What about my primary reason for engaging with Gears: the story? Even after the fall of the locust, the world of Sera is an unforgiving place. Horrible natural disasters ravage the landscape and the COG have declared martial law, driving those with different beliefs to fend for themselves. After some creatures raid an “Outsider” settlement and capture its leader, Reyna, her daughter Kait (Laura Bailey), and COG deserters J.D. and Del take up arms to get her back and uncover the origins of the raiders. What we end up getting is a wild, explosive story full of jaw-dropping set pieces, interpersonal interaction, and intrigue. The game has its fair share of edge-of-your-seat moments, of course, but the tale’s excellent pacing and comedic relief do a great job offering a reprieve from the tension. There are some fantastic nods for longtime fans as well. Start to finish, Gears of War 4 delivers a fun, engaging experience fans will remember for years.
Players that look beyond the story for their entertainment will have plenty to keep them busy here as well. The game is launching with 10 maps to use in both Versus and Horde modes (with another 24 in the first year!). Versus mode has eight modes to ensure folks get plenty of variety if Deathmatch grows boring or frustrating. Horde 3.0 lets players choose where they want to set their base and construct emplacements—both by way of a “Fabricator” that uses energy from downed enemies as fuel. Horde also lets players choose a class and build it out to suit their playstyle. It’s a blast with a few friends is good at shaking things up. On top of just playing the game, players can customize their gear and get bounties for booster packs. Yes, there’s a store to buy multiplayer packs in-game, but it only uses in-game currency, so folks have no need to cry money-grubbing foul.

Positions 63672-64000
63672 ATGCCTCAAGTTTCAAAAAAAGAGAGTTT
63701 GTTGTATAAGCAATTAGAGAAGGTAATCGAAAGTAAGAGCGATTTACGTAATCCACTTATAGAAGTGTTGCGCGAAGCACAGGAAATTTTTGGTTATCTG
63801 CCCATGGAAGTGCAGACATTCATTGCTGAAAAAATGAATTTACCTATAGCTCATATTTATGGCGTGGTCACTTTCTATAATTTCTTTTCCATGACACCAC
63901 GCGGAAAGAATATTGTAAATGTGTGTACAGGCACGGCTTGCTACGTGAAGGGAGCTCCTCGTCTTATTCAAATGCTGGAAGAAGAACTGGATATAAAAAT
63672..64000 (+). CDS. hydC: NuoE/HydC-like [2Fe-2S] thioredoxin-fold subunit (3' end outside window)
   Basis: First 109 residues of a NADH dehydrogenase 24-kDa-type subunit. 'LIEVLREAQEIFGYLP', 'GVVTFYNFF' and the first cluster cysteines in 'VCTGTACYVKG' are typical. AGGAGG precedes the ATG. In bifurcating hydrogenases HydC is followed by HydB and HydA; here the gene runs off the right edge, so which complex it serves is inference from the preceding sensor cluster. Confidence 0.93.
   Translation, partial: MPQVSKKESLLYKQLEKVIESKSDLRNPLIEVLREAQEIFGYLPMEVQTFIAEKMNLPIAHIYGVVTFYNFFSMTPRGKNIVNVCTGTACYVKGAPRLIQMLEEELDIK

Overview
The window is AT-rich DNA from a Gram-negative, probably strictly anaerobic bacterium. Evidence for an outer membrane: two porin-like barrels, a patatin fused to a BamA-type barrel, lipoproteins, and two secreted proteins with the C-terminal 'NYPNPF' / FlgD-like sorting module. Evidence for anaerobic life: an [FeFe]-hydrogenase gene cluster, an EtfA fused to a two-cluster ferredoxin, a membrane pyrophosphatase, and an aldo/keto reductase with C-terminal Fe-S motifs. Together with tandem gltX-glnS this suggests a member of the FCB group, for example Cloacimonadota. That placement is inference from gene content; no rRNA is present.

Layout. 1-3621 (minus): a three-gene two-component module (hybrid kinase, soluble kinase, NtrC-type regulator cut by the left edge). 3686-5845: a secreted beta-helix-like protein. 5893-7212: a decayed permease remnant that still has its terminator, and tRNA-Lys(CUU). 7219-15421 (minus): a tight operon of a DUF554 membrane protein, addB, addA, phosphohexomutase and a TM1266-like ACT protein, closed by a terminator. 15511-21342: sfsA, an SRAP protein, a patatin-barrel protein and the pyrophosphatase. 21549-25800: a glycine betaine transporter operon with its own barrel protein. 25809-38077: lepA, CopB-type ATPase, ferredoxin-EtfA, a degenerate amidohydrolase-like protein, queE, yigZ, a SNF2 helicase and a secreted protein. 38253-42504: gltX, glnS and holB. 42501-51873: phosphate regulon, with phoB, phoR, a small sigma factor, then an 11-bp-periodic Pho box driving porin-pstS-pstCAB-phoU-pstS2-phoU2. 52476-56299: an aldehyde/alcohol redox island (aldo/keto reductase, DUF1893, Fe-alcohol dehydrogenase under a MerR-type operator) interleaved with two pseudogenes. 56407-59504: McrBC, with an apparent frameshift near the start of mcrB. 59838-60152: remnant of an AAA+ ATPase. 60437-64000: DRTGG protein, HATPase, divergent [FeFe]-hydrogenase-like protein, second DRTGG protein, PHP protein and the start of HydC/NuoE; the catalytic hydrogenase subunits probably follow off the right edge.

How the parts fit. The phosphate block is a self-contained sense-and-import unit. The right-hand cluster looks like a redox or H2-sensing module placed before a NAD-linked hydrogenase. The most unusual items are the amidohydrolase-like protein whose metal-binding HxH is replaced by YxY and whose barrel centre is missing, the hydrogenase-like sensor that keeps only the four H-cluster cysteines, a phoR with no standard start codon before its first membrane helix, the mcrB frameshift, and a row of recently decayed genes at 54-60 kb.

Aesthetically, Gears of War 4 is for the eyes and ears what a well prepared steak and baked potato are for the dietary senses. The game looks incredible, with richly detailed environments and character models. Lighting and stage design do an excellent job bringing each location to life. In-engine cutscenes look gorgeous, both environmentally and on a per-character basis. With phenomenal voice acting and an emotional, driving soundtrack, the sound design shines as well. John Dimaggio reprises his role as the grizzled Marcus Fenix while Laura Bailey delivers and excellent Kait. Excellent casting has given us Eugene Byrd (Del) and and video game rookie Liam McIntyre, who feel right at home with a lancer in their (digital) hands.
While we’re discussing the aesthetics, I should mention the discrepancies from Xbox One to PC. I think it’s wonderful that Microsoft is moving in a cross-platform direction. The cloud saving works without a hitch and the ability for PC and Xbox gamers to play together is going to be a marvelous boon moving forward. There are issues with each platform, though. The PC lets folks with the power to do so uncap the frame rate, change the resolution, and so on. The game looks unreal (*snicker*) with more significant hardware behind it. In my experience, though, the PC version had some severe hiccups during cutscenes, often hitching and garbling voice lines together or altogether locking up. While it was otherwise perfectly fine, it was bone-jarring to see the console version locked at 30 frames/second after seeing my PC pour out 60 frames/second.
At the end of the day, Gears of War 4 turned out to be an even better Gears game than I hoped. The Coalition has developed an excellent title worth of the Gears mantle. Whether on PC or Xbox One, the game looks incredible and the sound design accentuates every moment of the gameplay. On top of all that, the game delivers an excellent narrative with likable characters, a slew of new weapons and enemies, a decked out Versus mode, and a fun revamped Horde mode. There’s more content here than you can shake a lancer at.
Kidding aside, Gears of War 4 is a phenomenal game from every aspect and anyone with an Xbox (or PC) and penchant for shooting stuff should pick up. Just be mindful of younger audiences consuming its graphic content.
Review product provided by Assembly Media Inc